A few months ago I collaborated with Brice Hall on a two-page story for Heady Mental magazine, a great anthology of short comic stories put together by the talented and tireless Sam Noir of the Comic Book Embassy. Now it’s available for viewing online!
Brice is an absolutely amazing artist–take a look at his work on his website,
Here’s a sample image from our collaboration, “Silent Scream.” Think, “Buster Keaton meets Alien.”
I came home to a great surprise yesterday: copies of my latest book, sent from Sterling Publishing! I was about to go out to meet my mom and brother at a Chinese restaurant, so I brought some books along for them. When we were ready to order dinner, one of the staff in the restaurant saw the cover of my book and became really excited and talkative. It seems she was convinced that the book was about how to play blackjack, and she loved to gamble. She was very friendly and happy, and offered a lot of advice about gambling, but I don’t think she believed us when we told her the book wasn’t about blackjack.
Here are a few links for buying the book:
I noticed the other week that a book I wrote several years ago would be available soon. The Ultimate Book of Family Card Games offers “over 50 games in all, organized by type and difficulty, and complete with instructions, rules, strategies, color illustrations, and a brief note on each one’s origins.”
I finished writing the book five or six years ago (I think). It’s a weird feeling to try to recall what I was thinking and where I was when this project was happening. I remember that I enjoyed researching and writing it. I’m very happy to see that it’s available now.
Here’s the latest book review I wrote for PopMatters.com. It’s a review of a coffee table book that celebrates Mad Magazine‘s sixtieth anniversary.
I liked it. It’s a big glossy hardcover that gives a mostly visual overview of the entire magazine’s run so far, and it includes 12 poster-sized prints that they call “the soul of MAD.”
I tried to write the review in a Mad-ish style. I hope it’s funny. Here’s an excerpt:
I first discovered MAD in the ‘70s, and my most memorable image was an Al Jaffee illustration explaining how to perform a particular magic trick that presented the illusion of squeezing blood from a stone (spoiler: it involves hiding shards of broken glass in your palm). Read more…
I just received a positive review about Counterfeit Skin!
The review should be on the Kirkus Reviews website soon (I’ll post the link as soon as I get it).
Update (Dec. 18): Here it is!
In the meantime, here it is in full:
Ho’s debut collection of poems touches on the universal themes of childhood, the passage of time and memories of place.
This three-part collection of poems moves back and forth on a timeline between adulthood and past memory, tying the poems together with recurrent household images and a voice of irony and hope. The author uses images involving animals, from crows to cats to kitchen insects, in several poems, inviting readers to explore the delicate perspective of a nonhuman species.
For example, in the poem “Memory Palace,” Ho describes a shotgun’s “[t]rigger clicking…with the easy tension of our cat / When she leaps from the roof to go walking.” Later in the same poem, the speaker leaps off a pier into icy New Year’s Eve water, “[u]nder the watchful black eyes of a rooftop cat.” Ho wields these feline images precisely, creating a sense of objectivity, as well as innocence, in a poem that hints at suicide with violent images—knuckles, cheekbones, shotguns and broken mirrors.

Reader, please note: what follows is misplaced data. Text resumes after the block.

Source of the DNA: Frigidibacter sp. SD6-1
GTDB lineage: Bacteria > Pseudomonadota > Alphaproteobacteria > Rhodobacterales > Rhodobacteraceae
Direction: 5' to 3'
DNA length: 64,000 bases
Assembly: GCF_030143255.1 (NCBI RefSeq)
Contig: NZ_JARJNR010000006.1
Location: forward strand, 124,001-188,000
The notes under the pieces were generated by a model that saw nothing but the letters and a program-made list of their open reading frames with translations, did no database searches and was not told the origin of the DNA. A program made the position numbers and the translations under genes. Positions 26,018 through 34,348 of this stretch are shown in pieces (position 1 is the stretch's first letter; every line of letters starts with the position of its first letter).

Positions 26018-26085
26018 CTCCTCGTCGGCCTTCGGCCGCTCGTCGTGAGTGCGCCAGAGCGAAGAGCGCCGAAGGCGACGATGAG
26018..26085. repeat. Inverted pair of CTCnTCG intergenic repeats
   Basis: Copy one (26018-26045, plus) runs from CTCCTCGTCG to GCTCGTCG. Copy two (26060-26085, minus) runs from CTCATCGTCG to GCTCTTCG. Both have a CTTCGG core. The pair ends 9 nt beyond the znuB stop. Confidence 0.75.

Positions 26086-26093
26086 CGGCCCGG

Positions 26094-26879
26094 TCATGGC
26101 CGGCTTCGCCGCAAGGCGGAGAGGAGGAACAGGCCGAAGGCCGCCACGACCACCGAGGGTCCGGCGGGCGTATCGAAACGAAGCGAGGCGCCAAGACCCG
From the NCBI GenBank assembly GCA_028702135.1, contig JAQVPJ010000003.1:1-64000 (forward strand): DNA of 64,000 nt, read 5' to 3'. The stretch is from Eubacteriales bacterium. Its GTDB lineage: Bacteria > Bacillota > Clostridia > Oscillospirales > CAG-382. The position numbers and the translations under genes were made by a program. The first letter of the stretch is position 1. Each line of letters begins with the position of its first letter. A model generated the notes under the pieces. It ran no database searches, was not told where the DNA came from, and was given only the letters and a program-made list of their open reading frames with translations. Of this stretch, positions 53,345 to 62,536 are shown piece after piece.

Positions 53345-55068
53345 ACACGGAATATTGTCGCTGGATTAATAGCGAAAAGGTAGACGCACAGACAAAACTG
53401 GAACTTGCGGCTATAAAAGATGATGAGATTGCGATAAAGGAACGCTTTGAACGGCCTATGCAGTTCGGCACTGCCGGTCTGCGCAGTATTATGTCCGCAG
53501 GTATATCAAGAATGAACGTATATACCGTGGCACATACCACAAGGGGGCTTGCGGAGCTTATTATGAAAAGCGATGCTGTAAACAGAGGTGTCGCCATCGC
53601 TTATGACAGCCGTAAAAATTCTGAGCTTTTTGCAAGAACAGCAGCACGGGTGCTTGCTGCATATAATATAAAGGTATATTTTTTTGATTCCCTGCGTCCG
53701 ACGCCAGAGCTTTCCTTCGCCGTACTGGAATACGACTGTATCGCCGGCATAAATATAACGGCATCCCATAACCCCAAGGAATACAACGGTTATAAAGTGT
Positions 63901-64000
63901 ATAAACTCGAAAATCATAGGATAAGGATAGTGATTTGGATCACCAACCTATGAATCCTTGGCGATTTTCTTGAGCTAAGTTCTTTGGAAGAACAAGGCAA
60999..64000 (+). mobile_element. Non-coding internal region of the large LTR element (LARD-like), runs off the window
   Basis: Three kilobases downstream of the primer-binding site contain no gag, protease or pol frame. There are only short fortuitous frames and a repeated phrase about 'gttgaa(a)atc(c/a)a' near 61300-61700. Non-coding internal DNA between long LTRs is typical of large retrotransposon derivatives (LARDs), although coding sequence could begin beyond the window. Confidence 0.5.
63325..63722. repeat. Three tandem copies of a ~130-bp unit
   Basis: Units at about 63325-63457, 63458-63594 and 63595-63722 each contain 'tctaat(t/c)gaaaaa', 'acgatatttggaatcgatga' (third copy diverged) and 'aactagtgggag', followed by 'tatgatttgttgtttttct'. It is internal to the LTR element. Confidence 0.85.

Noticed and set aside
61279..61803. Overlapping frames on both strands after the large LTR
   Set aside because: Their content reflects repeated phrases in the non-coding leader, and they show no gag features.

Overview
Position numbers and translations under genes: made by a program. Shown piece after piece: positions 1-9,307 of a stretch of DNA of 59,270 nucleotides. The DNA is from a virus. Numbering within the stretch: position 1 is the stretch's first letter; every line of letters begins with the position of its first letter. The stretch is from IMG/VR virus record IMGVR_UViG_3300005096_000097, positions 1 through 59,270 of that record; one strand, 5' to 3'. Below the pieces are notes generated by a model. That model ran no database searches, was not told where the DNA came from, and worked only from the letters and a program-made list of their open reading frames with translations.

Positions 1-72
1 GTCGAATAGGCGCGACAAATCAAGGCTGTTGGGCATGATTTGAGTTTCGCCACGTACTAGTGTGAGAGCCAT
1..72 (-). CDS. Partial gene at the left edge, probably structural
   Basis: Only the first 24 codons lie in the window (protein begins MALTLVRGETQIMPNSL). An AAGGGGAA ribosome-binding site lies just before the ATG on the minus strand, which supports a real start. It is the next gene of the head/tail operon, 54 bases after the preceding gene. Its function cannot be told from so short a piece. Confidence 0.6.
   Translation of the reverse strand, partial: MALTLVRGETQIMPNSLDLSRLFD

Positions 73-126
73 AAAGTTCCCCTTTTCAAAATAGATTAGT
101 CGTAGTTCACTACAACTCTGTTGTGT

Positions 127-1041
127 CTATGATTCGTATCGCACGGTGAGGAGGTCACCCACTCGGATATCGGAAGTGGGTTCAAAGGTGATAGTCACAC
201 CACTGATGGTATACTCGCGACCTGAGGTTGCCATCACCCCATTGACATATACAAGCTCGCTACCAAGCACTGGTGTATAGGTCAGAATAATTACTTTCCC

Ho frequently intensifies poems by juxtaposing everyday images, contrasting soft with hard and light with dark. The theme of alcoholism saturates all three sections, as well, but it’s blended with the humor of adult life, from visits to tattoo parlors to strolls through Pacific cities. The author uses concrete images loaded with metaphors while treading lightly on the topic of substance abuse.
In “Walking in Seattle,” Ho describes a “blurred fragment” of a mother’s finger filling a photograph and “parallel lines in the concrete / underfoot like tightrope wires.” Ho’s subtle sensibilities with rhyme and alliteration are evident as he delicately portrays the innocence of the poem’s young speaker: “my flat paddle / steps in cheap sneakers, the tune / my brother hums from some cartoon.”
A rich collection of poetic images from a debut author.
Several months ago, during the winter, I took a poetry workshop with Barrelhouse Magazine. I enjoyed it immensely and among the outcomes was the opportunity to have a full-length poetry manuscript evaluated and worked on. This book is the result.
Here’s the book jacket blurb:
Meditative, playful and strange, the poems in Counterfeit Skin blend three distinct identities.
There are observational poems, deeply aware of lineage and history, friendship and family, travel and inhabitance, and the struggle to be a self tugged in many directions. Then there are poems by an often awestruck lover, who spurs the imagination on to confess love as a cephalopod but also fears what’s unsayable in love, what love forgets to say until it’s too late. Finally, there are poems that marvel at peculiar cultural artifacts, from kung fu and cartoons, to comic books, magic shops and post cards.
Acclaimed author of We Are All Good If They Try Hard Enough, poet Mike Young describes this collection as a book with “a great core heart…a surprising heart, the way the personal/historic concerns emerge as something directed at a lover, the way they get an urgency from a self not just trying to understand itself for its own sake but to be able to cast out toward another.”
The book is available as a paperback (it’s large-format, a little bigger than a comic book), and also as an e-book for the Kindle.